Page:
The Best Nike Shoes for Plantar Fasciitis
Nike Air Max Shoes Helped Cure My Plantar Fasciitis
The heel pain from plantar fasciitis is a nagging, painful condition that can really take the fun out of life. I know; I had it for the better part of an entire year. But I finally found relief from a pair of Nike shoes—Nike Air Max shoes, to be exact. There's something about the cushion in a pair of these shoes that helps plantar fasciitis. They're the best running shoes I've found for this condition.
Plantar fasciitis usually starts after increased activity involving your feet, such as running. Weight gain can also cause this condition, due to the added impact on your feet. The essential problem is irritation and inflammation of the broad band of cartilage that stretches from your calf muscle down to the bottom of your foot. Your heel bone hits this tissue every time you take a step, and if the pressure increases, through running or weight gain, you can wind up with a seriously aggravating pain in your feet.
Easy on Your Heels
I tried all kinds of treatment for my heel pain, including wraps, braces, and slings. Some of them helped a little, but the thing that really fixed me up was the heel-cushioning technology of . Read on for more about plantar fasciitis, and what you can do to ease your pain. Nike AIR MAX running shoes
Do You Have Plantar Fasciitis?
If you have been noticing a nagging, aching pain in your heels, you may have plantar fasciitis. It starts when the band of ligaments that run under your heel, your "plantar fascia," gets insulted by being banged against the bones of your heel. This typically starts when you begin a new running regime, or start walking/running up hills. The irony is that you're trying to get in shape, running and jogging, and because of that you get a painful condition that keeps you from running! Every step smashes the band of connective tissue against the knobby bone of your bottom heel, and over time it can damage the tendon. When this happens, your plantar fascia becomes inflamed and painful; as a result, every step hurts.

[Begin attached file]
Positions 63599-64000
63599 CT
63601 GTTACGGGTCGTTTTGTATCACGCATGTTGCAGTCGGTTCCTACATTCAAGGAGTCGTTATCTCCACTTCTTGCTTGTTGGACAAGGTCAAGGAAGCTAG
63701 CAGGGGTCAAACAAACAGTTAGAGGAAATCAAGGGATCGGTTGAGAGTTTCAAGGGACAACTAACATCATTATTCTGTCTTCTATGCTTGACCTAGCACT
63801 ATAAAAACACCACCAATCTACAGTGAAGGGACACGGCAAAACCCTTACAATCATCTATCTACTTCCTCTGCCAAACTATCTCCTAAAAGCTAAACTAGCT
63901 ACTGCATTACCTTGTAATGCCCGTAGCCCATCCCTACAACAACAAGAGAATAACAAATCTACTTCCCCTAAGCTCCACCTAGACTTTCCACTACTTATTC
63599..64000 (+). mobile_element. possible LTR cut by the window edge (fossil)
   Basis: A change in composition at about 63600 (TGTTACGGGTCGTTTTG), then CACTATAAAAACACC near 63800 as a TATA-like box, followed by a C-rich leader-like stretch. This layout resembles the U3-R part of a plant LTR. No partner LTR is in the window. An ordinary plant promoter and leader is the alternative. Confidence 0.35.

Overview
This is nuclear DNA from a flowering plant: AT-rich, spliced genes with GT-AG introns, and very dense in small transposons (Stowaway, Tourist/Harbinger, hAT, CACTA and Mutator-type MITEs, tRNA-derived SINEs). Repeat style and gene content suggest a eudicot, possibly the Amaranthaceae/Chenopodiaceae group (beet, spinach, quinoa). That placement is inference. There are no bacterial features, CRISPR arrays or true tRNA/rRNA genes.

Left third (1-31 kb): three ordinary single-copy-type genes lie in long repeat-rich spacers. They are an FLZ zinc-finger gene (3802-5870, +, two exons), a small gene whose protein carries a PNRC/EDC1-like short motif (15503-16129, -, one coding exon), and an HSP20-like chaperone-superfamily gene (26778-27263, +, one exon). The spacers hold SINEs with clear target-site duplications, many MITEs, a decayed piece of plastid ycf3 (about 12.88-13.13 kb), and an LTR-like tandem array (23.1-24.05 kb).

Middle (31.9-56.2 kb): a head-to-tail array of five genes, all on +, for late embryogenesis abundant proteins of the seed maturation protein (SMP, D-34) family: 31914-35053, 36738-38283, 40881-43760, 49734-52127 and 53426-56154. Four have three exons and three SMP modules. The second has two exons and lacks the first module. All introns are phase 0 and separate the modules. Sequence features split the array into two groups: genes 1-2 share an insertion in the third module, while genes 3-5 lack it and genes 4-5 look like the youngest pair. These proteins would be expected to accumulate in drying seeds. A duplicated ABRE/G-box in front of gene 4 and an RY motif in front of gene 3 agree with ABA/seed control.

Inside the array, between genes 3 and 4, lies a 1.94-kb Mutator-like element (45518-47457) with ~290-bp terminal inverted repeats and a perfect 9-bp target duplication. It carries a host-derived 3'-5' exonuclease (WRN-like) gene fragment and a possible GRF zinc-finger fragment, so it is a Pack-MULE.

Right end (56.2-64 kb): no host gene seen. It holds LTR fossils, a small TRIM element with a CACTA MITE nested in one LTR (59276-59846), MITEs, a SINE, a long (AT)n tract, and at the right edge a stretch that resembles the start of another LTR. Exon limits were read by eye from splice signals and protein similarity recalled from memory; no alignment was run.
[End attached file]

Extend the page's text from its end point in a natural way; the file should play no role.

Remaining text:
How I Got Plantar Fasciitis
I'm a healthy, active man who will never see 40 again. Two years ago I decided, as part of a comprehensive physical fitness regimen, to attempt my first-ever triathlon—or, to be accurate, my first-ever half (sprint) triathlon. I LOVED it. I finished pretty far back, but I finished. And I felt fine!
After the triathlon, I rested for a week. Then I went for a big run with a friend of mine, and I pushed it a little by going on hills (all my training and the race were on flat ground). That did it! Within another week, I was a hobbling wreck. A little online research told me that, yes, I had the dreaded plantar fasciitis.
Running too hard, especially on unfamiliar terrain, is the most common cause of plantar fasciitis. It seemed totally unfair. After all, I got active, got up and started jogging or walking, started losing weight, and then—bam!
Not surprisingly, plantar fasciitis due to increased activity is a growing problem among amateur athletes, especially us baby boomers. We're start getting up there, and when start strapping on the running shoes in the hopes of losing a few pounds, we're really asking for it. The increased pounding can irritate the plantar fascia, that band of connective tissue under your foot. The heel bone is pointy, and as it hits that tissue you can cause damage that takes weeks or months to fix. Fortunately, Nike running shoes came to my rescue.
What Causes the Heel Pain of Plantar Fasciitis?
This excellent article from WedMD explains it all. Straight from the doctor's mouth, the process by which your healthy heel gradually becomes painful. Inflamed tendons are just part of the story.
Another Cause: Weight Gain
This wasn't the cause of my heel pain, but plenty of other people get plantar fasciitis simply by gaining weight. This cause of the condition is really a matter of common sense: if you eat a lot, you'll probably gain weight. And guess which part of your body suffers the most from your gain? That's right, your feet. Every "foot strike," as your foot hits the ground when you walk or run, is an insult to that band of connective tissue under your foot. Lose some of that weight, and you're on your way to relieving that constant aggravation on your poor heels.